MATLAB Programming for Engineers / Edition 4

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Overview

The first text of its kind, Stephen Chapman's best selling book on MATLAB has now been updated to reflect MATLAB 6.0. The first edition has been highly successful in enginering schools where introductory programming is taught using MATLAB rather than a traditional programming language. Although C, C++, and Java suit the needs of computer science students well, most engineering students will not be programmers by trade. Engineering students use computer tools to perform complex tasks such as scientific calculations, data analysis, simulations, and visualization: all skills students will use again in upper level classes. MATLAB provides several built in toolkits to help students accomplish these tasks, as well as an integrated devlopment environment.This book is distinctly unique from other MATLAB books in two ways. First, it is an introduction to MATLAB as a technical programming language rather than an introduction to the MATLAB environment. The author includes numerous pedagogical tools such as special boxes that highlight good programming practices, boxes that detail common pitfalls in MATLAB programming, and numerous programming exercises and examples. The book also makes wide use of MATLAB's predefined functions that provide tested solutions and time saved in writing subroutines or functions. Second, the book teaches students how to write clean, efficient, and documented programs using sound problem solving techniques. Top-down programming methodology is introduced to the students in Ch. 3 and is used consistently thoughout the rest of the book. This encourages students to think about the proper design of a program before beginning to code.
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Editorial Reviews

Booknews
An introduction to MATLAB as a technical programing language, providing examples of good programming practices, boxed inserts on common pitfalls, and numerous practice programming exercises. Features emphasis on top-down design methodology, functions, MATLAB tools, and good programming practice. Includes a unique chapter on building graphical user interfaces using MATLAB, plus quizes and answers. For freshman engineering students. The author is affiliated with British Aerospace Australia. Annotation c. Book News, Inc., Portland, OR (booknews.com)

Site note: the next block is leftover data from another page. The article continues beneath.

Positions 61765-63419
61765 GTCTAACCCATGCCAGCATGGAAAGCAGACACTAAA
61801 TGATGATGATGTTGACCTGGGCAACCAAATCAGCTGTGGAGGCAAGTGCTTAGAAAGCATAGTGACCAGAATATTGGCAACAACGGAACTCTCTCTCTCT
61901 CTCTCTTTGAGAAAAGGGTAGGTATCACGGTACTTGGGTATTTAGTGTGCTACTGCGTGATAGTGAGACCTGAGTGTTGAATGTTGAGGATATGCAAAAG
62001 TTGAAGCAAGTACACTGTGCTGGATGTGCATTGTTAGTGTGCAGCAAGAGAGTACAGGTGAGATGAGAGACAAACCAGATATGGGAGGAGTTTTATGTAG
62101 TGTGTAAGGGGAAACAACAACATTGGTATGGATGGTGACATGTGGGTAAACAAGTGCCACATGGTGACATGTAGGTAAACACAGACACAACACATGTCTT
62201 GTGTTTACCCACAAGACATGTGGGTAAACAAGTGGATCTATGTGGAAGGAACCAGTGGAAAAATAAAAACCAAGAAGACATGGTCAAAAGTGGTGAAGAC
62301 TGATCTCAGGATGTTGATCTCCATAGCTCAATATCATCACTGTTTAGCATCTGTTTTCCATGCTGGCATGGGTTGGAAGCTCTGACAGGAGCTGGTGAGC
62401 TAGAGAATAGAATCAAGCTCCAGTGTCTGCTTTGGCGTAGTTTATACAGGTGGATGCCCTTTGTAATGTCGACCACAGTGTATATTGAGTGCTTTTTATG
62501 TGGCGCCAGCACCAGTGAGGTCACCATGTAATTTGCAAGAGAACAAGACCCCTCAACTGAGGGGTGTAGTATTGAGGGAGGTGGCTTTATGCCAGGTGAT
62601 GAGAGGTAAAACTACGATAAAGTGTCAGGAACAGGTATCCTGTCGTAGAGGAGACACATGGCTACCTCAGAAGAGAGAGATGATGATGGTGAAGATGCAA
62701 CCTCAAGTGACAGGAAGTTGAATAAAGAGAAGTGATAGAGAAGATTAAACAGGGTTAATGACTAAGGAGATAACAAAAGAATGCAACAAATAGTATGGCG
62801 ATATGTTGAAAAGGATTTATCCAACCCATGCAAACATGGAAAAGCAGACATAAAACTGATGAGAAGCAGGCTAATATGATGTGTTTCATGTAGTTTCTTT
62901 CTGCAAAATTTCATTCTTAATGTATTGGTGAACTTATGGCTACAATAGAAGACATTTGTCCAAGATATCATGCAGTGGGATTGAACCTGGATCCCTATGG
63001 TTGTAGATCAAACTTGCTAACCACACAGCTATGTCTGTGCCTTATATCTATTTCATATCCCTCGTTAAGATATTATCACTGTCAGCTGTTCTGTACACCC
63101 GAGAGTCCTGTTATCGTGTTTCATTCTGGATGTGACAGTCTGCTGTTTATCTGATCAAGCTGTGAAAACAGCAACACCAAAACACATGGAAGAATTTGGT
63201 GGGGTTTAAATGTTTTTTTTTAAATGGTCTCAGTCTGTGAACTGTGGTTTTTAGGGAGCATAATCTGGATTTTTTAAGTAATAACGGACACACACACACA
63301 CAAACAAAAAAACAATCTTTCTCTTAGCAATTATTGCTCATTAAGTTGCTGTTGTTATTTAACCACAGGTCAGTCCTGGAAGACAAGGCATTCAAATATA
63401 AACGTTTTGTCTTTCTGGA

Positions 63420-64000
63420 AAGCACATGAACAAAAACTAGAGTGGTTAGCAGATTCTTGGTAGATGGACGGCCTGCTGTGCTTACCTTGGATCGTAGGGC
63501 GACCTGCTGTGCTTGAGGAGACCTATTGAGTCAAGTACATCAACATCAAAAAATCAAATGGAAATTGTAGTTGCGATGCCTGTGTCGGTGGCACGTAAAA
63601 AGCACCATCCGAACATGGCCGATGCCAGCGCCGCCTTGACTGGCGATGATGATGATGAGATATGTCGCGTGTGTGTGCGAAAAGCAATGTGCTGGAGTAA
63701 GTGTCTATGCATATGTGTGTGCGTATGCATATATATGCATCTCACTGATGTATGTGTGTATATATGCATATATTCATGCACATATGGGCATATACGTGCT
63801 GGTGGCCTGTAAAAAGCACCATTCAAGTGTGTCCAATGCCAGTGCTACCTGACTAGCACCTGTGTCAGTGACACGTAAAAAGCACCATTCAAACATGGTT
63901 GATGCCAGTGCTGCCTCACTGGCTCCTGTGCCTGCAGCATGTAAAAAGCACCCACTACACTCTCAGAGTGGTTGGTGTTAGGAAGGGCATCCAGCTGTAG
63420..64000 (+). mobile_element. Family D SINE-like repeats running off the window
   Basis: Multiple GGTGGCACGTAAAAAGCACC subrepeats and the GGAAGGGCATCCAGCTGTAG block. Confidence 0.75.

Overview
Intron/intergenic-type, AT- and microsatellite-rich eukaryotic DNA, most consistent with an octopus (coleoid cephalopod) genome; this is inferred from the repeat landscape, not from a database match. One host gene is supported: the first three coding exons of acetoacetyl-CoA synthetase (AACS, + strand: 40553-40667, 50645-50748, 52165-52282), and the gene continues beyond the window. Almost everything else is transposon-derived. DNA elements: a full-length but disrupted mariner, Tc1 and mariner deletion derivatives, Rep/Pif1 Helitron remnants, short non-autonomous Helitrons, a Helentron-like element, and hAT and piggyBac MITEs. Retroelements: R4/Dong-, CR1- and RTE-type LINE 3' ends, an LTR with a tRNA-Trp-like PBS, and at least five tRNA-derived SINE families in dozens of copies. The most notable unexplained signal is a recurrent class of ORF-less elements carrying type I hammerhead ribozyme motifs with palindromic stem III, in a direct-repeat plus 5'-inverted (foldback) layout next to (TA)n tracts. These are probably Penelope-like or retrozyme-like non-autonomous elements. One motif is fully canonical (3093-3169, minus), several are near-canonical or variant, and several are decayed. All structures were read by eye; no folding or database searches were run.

From the Publisher

"The big challenge in teaching this course is that once students get beyond the basics of the programming syntax, they have difficulty in approaching and solving more difficult problems. The author does a good job of both explaining and showing how to do just that."

"I am currently using this textbook, because of its simplistic and easy to digest nature for students to understand."

"I especially like the emphasis on top-down program design and the use of functions to decompose problem into sub-problems."

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Product Details

  • ISBN-13: 9780495244493
  • Publisher: CL Engineering
  • Publication date: 11/8/2007
  • Edition description: Internatio
  • Edition number: 4
  • Pages: 567
  • Sales rank: 469,760
  • Product dimensions: 7.40 (w) x 9.10 (h) x 1.40 (d)

Meet the Author